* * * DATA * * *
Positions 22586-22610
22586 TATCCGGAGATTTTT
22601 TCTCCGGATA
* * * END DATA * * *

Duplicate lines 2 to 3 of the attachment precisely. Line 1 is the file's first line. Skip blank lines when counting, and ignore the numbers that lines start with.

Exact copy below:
22586 TATCCGGAGATTTTT
22601 TCTCCGGATA